I believe there are different causes for each. Rural areas typically see higher actual levels of network quality problems due to the more sparse deployment/increase distance to network infrastructure like towers. This is driven by the ROI (return on investment) economics of network deployment, and necessarily more of that infrastructure spend occurs in dense, urban metros. However, where one might expect the reported network quality to be higher in those metros, the population of those areas tend to have higher expectations of their carriers, and so recall and report a higher incidence of problems than their rural counterparts. For this reason, it's critical for carriers to set expectations for upcoming 5G connectivity against real-world performance, else expect to see negative perceptions of network performance.
2) Verizon Wireless consistently comes out on top in most studies. What do you think Verizon is doing to achieve more reliable quality that the other carriers?
Verizon invests a truly impressive amount of capital into infrastructure (2020 will see $17 to $18 billion in capital expenditures from Verizon, a 2-8% increase year-over-year) and spectrum, and installs more than 1,400 route miles of fiber each month. This level of both near-term improvement and preparation for future traffic needs highlights Verizon's commitment to the quality and reliability of their network for their residential, business, and state/local/educational customers.
3) How do you think these results bode for the coming rollout of 5G? Do you think 5G will help or hurt these types of network quality issues vs 4G?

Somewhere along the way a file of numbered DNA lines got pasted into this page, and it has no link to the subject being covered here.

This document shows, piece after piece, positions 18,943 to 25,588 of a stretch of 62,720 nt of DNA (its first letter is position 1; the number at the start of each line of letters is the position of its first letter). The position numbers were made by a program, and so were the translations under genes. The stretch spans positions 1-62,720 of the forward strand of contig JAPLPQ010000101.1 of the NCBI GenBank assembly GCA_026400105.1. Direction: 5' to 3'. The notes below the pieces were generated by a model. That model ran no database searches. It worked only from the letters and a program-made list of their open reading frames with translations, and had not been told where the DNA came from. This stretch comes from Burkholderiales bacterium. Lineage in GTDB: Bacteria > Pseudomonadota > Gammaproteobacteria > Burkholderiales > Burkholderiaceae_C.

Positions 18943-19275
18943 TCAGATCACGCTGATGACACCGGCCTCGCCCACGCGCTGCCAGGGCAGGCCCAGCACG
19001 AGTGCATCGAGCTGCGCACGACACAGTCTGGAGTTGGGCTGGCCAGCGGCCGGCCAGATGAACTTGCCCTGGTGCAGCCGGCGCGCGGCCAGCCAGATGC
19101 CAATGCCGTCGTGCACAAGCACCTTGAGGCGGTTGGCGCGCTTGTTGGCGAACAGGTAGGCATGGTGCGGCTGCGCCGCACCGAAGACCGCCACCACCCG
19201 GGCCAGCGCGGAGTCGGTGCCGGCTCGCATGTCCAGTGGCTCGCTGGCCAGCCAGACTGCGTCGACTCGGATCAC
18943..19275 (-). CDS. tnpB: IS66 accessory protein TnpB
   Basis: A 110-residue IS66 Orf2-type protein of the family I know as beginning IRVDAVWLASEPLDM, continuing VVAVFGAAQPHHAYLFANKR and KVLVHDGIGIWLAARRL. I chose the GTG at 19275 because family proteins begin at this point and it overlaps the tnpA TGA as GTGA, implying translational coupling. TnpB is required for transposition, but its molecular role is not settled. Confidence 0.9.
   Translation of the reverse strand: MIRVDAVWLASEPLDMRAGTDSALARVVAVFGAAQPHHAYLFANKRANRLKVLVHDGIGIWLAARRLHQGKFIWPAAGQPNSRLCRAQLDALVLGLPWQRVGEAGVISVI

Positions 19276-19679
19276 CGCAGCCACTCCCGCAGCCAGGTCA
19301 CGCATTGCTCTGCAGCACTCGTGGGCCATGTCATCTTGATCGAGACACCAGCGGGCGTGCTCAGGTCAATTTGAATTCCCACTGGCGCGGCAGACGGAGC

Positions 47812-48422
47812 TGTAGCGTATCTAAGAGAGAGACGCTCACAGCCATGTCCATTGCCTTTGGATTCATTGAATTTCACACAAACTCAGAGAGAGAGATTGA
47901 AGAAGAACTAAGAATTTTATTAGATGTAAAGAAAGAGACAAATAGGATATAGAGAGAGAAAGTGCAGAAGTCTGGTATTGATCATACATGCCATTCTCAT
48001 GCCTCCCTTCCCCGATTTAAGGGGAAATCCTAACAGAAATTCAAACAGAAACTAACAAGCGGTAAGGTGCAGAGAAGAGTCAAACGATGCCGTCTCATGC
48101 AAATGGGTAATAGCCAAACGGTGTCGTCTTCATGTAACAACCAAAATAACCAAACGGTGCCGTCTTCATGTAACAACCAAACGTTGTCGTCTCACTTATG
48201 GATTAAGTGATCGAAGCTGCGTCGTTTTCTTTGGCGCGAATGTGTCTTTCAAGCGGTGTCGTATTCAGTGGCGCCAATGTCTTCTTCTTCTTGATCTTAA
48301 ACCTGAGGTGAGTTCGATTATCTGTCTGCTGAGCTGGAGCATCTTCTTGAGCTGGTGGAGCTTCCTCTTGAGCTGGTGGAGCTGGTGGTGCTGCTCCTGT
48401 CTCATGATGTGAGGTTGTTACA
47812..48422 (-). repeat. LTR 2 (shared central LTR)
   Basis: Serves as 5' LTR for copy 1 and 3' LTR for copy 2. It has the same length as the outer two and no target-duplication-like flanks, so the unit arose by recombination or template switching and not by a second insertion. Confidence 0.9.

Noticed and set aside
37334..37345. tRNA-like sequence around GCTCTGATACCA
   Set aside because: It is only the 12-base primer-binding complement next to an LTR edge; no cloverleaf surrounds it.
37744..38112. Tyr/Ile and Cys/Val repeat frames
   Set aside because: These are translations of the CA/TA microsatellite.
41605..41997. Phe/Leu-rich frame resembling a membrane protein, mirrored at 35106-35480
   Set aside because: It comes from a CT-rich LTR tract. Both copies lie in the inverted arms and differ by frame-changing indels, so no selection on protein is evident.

Verizon CEO Hans Vestberg is a fixture in trade press discussing the importance of 5G and Verizon's commitment to being a leader in the space. This is evidenced by the level of resource deployment committed to the densification of the network, and will necessarily enhance the performance of the overall network, both by enabling 5G services (offloading some of the traffic from 4G and vice versa) as well as reducing distance to available towers, increasing the reliability and quality of network connections.
4) Finally, if the Sprint/T-Mobile merger comes to pass, how do you think the new combined company would fare as far as cellular network performance issues?
Both have excellent engineering organizations and a dedication to the customer experience. As far as that experience using the physical network goes, if successful, the combination will truly shine as 5G rolls out, where the union of the two will see a very complete offering as far as spectrum is concerned given T-Mobile's already-in-market 600MHz infrastructure and Sprint's mid-band spectrum arsenal. This combination of infrastructure may indeed result in enhanced reliability and 5G speeds available to the aggregated customer set.
J.D. Powers' 2020 U.S. Wireless Network Quality Performance Study — Volume 1 is based on responses from 33,750 wireless customers. Carrier performance was examined in six regions: Mid-Atlantic, North Central, Northeast, Southeast, Southwest and West.
Beyond evaluating the network quality experienced by customers with wireless phones, the study also measured the network performance of tablets and mobile broadband devices. This latest study was conducted from July through December 2019.
This article was updated on January 27, 2020.